This holiday season was a smashing success for retailers, as shoppers closed out 2017 with record-breaking spending of more than $800 billion. However, many Wisconsin brick-and-mortar retailers missed out on the surge, unable to compete against the deals shoppers find online because of antiquated state laws such as minimum markup. In 2018, lawmakers should help modernize Wisconsin’s retail law and bring shoppers back to local businesses.
The growing shift online has put a strain on traditional retailers across the country, as internet shopping spiked 18 percent this holiday season compared to 2016. With more shoppers looking online for the best deals, retailers in Wisconsin need any advantage they can get to attract customers. Unfortunately, the state’s minimum markup law prevents Wisconsin’s Main Street businesses from fully participating in a 21st century retail marketplace driven by increasingly competitive pricing from huge online retailers.
The outdated law restricts all retailers in Wisconsin from pricing items at below cost, which is why Badger State residents cannot enjoy the same low prices at their local stores that shoppers can get across the border in Minnesota and most other states. Minimum markup is a relic of the Great Depression, when lawmakers were rightly concerned that large retailers could use their pricing power to corner the market by driving smaller competitors out of business.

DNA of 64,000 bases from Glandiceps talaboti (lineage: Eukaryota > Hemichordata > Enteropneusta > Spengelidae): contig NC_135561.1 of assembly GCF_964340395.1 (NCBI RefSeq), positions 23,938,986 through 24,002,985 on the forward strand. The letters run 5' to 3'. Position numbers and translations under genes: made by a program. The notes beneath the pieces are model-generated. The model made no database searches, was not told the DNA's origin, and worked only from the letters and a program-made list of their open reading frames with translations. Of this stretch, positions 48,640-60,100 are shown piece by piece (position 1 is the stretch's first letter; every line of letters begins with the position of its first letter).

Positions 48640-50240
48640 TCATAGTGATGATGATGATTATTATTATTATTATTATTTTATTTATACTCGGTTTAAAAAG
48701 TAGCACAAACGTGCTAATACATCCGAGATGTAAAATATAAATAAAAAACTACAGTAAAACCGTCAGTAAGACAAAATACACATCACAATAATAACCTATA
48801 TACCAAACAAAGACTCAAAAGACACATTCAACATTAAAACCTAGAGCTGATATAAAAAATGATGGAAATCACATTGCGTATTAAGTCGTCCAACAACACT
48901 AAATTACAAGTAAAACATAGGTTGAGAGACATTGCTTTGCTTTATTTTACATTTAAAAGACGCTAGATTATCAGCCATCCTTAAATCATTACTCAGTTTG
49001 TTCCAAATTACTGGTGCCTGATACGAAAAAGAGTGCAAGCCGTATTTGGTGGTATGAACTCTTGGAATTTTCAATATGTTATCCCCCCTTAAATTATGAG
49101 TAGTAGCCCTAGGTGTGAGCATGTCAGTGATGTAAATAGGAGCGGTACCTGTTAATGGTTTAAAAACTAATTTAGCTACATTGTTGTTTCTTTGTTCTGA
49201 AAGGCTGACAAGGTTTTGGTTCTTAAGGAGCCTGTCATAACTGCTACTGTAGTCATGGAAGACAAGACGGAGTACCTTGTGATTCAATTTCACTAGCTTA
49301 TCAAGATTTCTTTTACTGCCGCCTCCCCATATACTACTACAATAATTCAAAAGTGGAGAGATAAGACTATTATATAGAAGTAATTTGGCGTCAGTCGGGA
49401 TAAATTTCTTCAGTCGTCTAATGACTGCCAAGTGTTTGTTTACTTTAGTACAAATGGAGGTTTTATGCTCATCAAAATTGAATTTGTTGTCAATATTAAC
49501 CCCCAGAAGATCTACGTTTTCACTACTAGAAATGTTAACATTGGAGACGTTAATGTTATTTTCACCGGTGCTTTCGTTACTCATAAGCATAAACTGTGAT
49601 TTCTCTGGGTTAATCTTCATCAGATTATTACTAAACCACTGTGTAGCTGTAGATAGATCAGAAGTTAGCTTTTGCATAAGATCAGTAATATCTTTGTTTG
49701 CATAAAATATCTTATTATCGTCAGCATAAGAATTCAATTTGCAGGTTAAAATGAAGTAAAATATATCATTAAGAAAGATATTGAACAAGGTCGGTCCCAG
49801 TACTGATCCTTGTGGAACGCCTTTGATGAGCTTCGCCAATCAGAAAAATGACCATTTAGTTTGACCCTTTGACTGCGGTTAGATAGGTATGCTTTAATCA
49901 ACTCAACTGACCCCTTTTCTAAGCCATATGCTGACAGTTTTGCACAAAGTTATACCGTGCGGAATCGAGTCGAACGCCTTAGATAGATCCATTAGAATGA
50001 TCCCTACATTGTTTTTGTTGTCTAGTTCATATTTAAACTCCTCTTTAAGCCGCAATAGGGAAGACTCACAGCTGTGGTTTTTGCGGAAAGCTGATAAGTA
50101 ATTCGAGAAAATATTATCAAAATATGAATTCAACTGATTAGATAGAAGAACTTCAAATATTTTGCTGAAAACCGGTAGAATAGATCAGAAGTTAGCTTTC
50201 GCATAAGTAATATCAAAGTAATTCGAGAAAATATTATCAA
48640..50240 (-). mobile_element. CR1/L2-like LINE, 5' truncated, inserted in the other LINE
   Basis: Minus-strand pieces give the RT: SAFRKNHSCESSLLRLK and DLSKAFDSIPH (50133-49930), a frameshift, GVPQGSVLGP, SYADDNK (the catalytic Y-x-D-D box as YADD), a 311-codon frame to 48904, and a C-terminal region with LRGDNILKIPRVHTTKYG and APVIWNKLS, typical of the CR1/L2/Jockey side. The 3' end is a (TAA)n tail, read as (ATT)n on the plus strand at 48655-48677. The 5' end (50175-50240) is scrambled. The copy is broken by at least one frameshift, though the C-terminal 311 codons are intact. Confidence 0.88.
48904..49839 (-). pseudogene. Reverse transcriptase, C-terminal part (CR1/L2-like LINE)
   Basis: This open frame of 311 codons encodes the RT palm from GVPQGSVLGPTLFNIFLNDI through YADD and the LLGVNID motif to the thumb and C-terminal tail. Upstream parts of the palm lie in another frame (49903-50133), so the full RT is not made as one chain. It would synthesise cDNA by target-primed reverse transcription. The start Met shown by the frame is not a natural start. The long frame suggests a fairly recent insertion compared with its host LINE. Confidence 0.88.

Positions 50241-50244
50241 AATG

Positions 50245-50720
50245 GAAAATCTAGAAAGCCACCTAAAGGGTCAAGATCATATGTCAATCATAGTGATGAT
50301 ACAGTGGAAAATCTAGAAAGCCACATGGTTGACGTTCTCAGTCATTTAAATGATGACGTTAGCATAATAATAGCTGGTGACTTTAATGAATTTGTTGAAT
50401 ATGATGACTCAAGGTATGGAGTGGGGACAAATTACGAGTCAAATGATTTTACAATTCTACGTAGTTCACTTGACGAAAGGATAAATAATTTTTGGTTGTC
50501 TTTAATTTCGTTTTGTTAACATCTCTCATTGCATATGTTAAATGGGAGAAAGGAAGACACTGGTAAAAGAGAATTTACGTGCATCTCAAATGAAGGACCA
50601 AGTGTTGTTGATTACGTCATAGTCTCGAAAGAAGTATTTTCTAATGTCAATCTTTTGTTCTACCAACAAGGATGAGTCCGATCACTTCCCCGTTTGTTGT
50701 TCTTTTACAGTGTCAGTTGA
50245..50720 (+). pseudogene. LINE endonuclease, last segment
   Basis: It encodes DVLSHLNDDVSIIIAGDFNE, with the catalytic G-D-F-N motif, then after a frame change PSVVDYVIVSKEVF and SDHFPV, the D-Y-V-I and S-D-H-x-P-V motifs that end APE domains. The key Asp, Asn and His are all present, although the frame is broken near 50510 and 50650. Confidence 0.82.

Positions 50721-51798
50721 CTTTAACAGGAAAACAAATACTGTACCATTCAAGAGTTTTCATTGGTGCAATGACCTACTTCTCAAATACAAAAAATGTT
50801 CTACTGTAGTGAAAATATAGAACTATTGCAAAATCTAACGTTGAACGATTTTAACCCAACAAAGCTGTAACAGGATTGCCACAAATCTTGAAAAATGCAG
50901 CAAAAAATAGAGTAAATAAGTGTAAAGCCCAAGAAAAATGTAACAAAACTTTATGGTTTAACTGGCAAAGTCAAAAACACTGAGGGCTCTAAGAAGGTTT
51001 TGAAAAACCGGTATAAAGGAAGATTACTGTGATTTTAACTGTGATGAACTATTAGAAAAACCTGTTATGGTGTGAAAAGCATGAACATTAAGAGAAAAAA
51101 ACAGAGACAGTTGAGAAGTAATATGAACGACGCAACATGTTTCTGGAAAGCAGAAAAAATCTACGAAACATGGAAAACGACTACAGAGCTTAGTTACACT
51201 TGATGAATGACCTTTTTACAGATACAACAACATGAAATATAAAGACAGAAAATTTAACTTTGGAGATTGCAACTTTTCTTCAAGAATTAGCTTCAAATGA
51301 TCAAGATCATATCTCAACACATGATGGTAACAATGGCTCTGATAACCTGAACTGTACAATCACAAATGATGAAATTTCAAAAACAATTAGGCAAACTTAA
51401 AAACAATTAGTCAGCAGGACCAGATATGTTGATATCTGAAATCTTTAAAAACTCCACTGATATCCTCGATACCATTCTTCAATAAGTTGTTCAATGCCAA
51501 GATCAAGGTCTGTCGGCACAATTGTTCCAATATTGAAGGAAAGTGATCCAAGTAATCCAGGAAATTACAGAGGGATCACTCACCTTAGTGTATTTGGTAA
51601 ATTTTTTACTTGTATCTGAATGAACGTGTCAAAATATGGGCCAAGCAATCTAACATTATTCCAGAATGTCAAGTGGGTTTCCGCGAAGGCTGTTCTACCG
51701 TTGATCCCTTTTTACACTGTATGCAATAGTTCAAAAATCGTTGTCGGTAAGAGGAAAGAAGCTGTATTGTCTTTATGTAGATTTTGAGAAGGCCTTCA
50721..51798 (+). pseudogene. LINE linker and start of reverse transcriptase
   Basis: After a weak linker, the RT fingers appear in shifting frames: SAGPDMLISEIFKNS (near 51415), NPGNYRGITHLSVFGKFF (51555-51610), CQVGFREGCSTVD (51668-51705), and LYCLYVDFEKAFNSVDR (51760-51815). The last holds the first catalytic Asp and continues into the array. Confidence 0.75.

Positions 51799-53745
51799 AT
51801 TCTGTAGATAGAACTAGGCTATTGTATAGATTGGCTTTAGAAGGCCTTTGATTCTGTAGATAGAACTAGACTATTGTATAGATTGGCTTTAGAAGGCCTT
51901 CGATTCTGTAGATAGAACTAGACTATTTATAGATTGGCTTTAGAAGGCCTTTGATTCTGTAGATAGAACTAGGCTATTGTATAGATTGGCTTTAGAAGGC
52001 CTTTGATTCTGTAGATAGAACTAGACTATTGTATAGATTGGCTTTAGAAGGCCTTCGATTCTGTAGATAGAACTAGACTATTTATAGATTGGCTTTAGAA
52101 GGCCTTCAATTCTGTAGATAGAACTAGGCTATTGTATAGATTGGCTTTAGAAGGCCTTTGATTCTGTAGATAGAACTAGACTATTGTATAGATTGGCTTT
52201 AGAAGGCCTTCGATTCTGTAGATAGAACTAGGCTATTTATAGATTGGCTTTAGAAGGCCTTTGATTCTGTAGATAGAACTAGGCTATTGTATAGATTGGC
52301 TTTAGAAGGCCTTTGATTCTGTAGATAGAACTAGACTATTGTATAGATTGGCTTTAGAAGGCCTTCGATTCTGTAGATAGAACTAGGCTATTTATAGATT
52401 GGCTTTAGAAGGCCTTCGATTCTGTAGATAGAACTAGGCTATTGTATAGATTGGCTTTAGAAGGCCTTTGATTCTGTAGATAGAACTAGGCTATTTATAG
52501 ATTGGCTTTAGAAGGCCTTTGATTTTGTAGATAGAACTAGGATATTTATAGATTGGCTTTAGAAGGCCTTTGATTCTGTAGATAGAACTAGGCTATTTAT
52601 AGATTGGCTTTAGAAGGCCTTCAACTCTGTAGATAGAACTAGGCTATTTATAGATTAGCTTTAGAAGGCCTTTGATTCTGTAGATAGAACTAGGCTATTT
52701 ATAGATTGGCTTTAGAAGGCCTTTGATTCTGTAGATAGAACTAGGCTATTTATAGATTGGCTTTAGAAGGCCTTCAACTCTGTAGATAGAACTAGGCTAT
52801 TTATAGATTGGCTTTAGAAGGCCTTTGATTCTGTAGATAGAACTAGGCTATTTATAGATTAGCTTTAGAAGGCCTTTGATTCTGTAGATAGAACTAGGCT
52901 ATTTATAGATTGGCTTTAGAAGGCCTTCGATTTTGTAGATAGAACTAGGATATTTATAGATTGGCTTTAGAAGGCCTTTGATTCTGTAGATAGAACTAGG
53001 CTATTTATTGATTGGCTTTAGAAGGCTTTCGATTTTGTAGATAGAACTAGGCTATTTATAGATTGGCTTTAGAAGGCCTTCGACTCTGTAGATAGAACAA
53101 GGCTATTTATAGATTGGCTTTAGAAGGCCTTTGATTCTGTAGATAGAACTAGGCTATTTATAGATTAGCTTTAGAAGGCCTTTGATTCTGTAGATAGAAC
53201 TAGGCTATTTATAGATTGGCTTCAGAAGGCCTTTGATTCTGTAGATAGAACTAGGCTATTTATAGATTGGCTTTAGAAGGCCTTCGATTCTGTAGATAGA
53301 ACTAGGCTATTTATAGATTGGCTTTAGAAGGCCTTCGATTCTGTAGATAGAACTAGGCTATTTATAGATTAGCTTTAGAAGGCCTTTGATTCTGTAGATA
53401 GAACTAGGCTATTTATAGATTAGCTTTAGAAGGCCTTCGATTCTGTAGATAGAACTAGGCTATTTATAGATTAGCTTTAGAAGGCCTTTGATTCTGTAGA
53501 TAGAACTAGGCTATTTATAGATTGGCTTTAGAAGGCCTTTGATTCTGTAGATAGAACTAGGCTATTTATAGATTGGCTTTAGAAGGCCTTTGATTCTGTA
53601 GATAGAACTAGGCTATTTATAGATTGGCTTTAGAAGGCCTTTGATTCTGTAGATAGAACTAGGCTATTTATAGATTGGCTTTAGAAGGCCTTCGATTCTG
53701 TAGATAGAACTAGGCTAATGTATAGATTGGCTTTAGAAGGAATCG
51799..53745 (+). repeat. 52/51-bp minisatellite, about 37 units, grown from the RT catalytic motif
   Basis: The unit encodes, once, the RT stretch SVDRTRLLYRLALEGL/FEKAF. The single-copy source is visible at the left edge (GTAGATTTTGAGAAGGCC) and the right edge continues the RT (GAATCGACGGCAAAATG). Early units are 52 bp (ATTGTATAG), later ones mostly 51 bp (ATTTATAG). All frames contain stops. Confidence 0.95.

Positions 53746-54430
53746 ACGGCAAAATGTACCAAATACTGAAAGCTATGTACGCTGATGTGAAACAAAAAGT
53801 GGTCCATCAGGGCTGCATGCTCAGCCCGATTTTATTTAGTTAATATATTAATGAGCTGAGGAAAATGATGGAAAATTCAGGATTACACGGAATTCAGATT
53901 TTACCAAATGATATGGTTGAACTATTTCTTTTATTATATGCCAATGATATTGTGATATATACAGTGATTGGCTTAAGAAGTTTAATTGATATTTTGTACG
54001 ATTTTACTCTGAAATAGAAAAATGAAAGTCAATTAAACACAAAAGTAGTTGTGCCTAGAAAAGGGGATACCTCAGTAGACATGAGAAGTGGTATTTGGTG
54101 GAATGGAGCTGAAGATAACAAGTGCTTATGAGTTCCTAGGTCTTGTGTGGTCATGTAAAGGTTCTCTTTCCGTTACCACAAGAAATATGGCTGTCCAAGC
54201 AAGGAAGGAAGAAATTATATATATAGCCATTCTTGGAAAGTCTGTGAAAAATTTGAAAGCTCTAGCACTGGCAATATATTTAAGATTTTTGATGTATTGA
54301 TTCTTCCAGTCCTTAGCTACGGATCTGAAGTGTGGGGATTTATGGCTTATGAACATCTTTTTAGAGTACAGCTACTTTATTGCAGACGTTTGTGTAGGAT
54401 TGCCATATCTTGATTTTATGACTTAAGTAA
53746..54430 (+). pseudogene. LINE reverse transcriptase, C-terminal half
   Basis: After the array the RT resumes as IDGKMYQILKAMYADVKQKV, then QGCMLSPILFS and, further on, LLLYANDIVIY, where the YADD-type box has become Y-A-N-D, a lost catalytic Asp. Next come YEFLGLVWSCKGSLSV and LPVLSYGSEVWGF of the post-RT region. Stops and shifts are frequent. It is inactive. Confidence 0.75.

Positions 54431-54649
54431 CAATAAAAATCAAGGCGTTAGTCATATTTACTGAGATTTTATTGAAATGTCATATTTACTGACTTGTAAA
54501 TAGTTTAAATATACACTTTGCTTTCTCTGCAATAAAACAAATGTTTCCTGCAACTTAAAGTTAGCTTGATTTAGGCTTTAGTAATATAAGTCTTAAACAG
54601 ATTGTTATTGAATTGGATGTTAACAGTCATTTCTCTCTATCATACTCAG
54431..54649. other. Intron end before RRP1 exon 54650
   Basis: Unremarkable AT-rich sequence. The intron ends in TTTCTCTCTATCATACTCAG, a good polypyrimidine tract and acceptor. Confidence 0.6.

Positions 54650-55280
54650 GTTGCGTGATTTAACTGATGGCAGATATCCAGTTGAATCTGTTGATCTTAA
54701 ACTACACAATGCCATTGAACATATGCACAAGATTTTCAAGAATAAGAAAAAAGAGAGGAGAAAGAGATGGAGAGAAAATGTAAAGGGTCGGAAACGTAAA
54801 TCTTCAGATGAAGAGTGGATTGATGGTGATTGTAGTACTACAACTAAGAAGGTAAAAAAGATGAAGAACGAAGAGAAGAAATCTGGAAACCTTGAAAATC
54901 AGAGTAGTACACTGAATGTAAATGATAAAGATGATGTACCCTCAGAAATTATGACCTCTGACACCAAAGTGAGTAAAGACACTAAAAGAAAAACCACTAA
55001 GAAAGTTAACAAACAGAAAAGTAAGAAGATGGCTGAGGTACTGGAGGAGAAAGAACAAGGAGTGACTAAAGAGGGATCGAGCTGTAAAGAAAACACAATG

While this type of law made sense in 1939, it is an anvil around the necks of retailers in a modern digital economy. And state policymakers should address it quickly if Wisconsin’s Main Street merchants are going to see more holiday seasons.
The fact is, Wisconsin businesses are no longer simply competing against others in their towns or neighboring communities or even across the state’s borders; they are competing against the world, and they need help. In a global marketplace, small-business owners in Green Bay or Eau Claire cannot keep up with the Amazons and Overstocks of the world if they cannot offer more competitive deals because of a minimum markup law that raises prices nearly 10 cents on the dollar.
And as Wisconsin works hard to position itself as the innovation hub of the Midwest, modernizing outdated state laws to facilitate business growth, competition and innovation is increasingly important.
Last year, Wisconsin jumped from 37th to 26th in the Information Technology & Innovation Foundation’s State New Economy index, which ranks states on factors from economic dynamism to innovation capacity. The recent rankings show Wisconsin is making significant strides that will allow its businesses to compete and unlock new benefits for consumers in a 21st century economy — but there is more work to do. The innovation investment dollars coming into the state, for instance, will be lost if Wisconsin does not update its tax and regulatory system for the future.
A modern economy means modern laws. Not only does this mean modernizing outdated laws such as minimum markup, it also means forward-thinking policies regulating the coming wave of innovation, such as driverless cars and drones. And to bring about those policies, lawmakers must appreciate that the success of the state’s economy depends on its ability to compete in a global marketplace.
As we enter the new year, state lawmakers should consider helping Wisconsin’s Main Street merchants — and the customers they serve — by helping them compete in a modern economy. The first step in that direction is to modernize the old laws on the books. Wisconsin cannot meet the demands of today’s economy if businesses and consumers are held back by 1939 thinking.
Rinzel is a spokesperson for Americans for a Modern Economy, which aims to modernize antiquated regulations and laws.